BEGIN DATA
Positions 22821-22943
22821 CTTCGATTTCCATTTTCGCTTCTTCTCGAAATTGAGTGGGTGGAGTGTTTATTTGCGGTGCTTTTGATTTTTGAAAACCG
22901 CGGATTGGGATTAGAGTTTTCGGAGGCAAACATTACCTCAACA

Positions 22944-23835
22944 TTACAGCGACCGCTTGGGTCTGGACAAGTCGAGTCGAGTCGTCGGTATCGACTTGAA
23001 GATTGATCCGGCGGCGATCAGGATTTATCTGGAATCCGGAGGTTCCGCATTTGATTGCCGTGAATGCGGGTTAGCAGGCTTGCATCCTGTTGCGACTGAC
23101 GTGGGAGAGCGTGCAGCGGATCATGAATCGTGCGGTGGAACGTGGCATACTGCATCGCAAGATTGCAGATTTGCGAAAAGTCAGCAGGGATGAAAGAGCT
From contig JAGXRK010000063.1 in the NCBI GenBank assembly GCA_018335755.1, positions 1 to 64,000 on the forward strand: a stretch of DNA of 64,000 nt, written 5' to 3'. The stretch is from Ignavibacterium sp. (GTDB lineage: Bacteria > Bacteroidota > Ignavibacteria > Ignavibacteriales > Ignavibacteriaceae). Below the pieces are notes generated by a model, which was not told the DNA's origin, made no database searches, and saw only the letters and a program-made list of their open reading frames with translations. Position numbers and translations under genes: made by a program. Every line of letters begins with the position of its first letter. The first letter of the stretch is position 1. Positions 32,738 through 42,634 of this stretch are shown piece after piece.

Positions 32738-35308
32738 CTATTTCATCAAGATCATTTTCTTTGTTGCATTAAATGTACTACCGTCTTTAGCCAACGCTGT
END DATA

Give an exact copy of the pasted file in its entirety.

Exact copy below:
Positions 22821-22943
22821 CTTCGATTTCCATTTTCGCTTCTTCTCGAAATTGAGTGGGTGGAGTGTTTATTTGCGGTGCTTTTGATTTTTGAAAACCG
22901 CGGATTGGGATTAGAGTTTTCGGAGGCAAACATTACCTCAACA

Positions 22944-23835
22944 TTACAGCGACCGCTTGGGTCTGGACAAGTCGAGTCGAGTCGTCGGTATCGACTTGAA
23001 GATTGATCCGGCGGCGATCAGGATTTATCTGGAATCCGGAGGTTCCGCATTTGATTGCCGTGAATGCGGGTTAGCAGGCTTGCATCCTGTTGCGACTGAC
23101 GTGGGAGAGCGTGCAGCGGATCATGAATCGTGCGGTGGAACGTGGCATACTGCATCGCAAGATTGCAGATTTGCGAAAAGTCAGCAGGGATGAAAGAGCT
From contig JAGXRK010000063.1 in the NCBI GenBank assembly GCA_018335755.1, positions 1 to 64,000 on the forward strand: a stretch of DNA of 64,000 nt, written 5' to 3'. The stretch is from Ignavibacterium sp. (GTDB lineage: Bacteria > Bacteroidota > Ignavibacteria > Ignavibacteriales > Ignavibacteriaceae). Below the pieces are notes generated by a model, which was not told the DNA's origin, made no database searches, and saw only the letters and a program-made list of their open reading frames with translations. Position numbers and translations under genes: made by a program. Every line of letters begins with the position of its first letter. The first letter of the stretch is position 1. Positions 32,738 through 42,634 of this stretch are shown piece after piece.

Positions 32738-35308
32738 CTATTTCATCAAGATCATTTTCTTTGTTGCATTAAATGTACTACCGTCTTTAGCCAACGCTGT